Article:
Profs and Pints DC presents: “The Life of the Vampire,” a look at the origins and evolution of a feared and beloved cultural icon, with Stanley Joseph Stepanic, who teaches a course on Dracula and vampire folklore as an assistant professor of Slavic languages and literature at the University of Virginia.
You’ve almost certainly encountered vampires in films, literature, and perhaps even comic books or video games. They’re often portrayed in modern media as sexy and stimulating figures, eliciting admiration, envy, and, in some cases, even desire for marriage.
They’d be almost unrecognizable, however, to those who truly believed in the existence of vampires way back in the day, after learning about them through old Slavic folklore.
Come take flight through time and the darkest corners of the human imagination to learn about the origins of vampire beliefs, which date at least as far back as the 9th century A.D. Your guide on this journey, Professor Stanley Stepanic, has researched vampires and lectured on them for most of his life, with his course on them ranking as one of the most popular at the University of Virginia.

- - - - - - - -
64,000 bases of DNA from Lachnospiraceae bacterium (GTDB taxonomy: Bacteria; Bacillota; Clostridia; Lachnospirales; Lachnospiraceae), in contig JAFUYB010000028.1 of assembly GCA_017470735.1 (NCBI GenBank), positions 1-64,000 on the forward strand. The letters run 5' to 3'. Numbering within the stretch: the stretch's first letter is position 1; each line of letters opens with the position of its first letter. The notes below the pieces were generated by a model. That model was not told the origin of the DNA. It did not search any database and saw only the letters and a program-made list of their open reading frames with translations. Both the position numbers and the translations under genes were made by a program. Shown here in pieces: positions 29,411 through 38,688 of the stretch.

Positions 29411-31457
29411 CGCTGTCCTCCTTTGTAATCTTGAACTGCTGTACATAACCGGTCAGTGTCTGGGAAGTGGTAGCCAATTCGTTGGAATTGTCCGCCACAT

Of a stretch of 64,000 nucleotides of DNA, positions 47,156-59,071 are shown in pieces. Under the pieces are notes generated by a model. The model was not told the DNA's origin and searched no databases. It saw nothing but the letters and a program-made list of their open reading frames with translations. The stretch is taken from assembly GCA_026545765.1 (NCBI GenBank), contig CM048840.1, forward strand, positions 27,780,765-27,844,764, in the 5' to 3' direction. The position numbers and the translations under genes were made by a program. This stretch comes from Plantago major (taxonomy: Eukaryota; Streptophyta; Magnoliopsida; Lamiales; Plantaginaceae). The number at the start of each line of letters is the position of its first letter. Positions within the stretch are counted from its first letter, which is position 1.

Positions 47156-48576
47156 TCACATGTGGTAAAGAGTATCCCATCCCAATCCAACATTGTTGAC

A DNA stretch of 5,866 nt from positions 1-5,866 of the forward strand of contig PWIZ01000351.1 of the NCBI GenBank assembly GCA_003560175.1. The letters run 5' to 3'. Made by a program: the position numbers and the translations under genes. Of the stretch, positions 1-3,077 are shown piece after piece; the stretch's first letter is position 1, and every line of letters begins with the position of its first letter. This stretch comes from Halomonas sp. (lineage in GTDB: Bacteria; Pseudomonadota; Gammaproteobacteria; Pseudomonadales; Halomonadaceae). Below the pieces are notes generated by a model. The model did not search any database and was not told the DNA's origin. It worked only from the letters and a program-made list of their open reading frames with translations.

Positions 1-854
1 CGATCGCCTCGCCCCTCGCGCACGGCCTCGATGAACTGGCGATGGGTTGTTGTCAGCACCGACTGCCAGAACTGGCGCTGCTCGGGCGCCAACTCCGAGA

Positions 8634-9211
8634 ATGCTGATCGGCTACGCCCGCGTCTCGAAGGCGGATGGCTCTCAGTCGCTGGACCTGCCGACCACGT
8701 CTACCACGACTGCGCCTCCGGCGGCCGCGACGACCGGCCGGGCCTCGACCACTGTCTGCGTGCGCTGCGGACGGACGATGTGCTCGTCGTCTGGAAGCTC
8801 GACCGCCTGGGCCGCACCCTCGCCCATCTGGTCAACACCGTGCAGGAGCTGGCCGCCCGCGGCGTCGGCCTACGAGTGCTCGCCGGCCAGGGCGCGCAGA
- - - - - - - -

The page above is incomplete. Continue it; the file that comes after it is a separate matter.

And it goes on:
He’ll take you back to the days when vampires were seen as minor demons symbolizing disease and death, and he’ll describe the purpose they served Slavic culture. He’ll then walk you through the process by which they became today’s worldwide pop-culture phenomenon, discussing the attributes they lost and gained along the way.
It’s a talk that will intrigue and surprise you and will leave you better-equipped to recognize an O.V.—original vampire—should you ever bump into one. You might want to order something with garlic off the menu. (Advance tickets: $13.50 plus sales tax and processing fees. Doors: $17, or $15 with a student ID. Listed time is for doors. Talk starts 30 minutes later.)
Image: A frame from the 1922 German vampire film Nosferatu.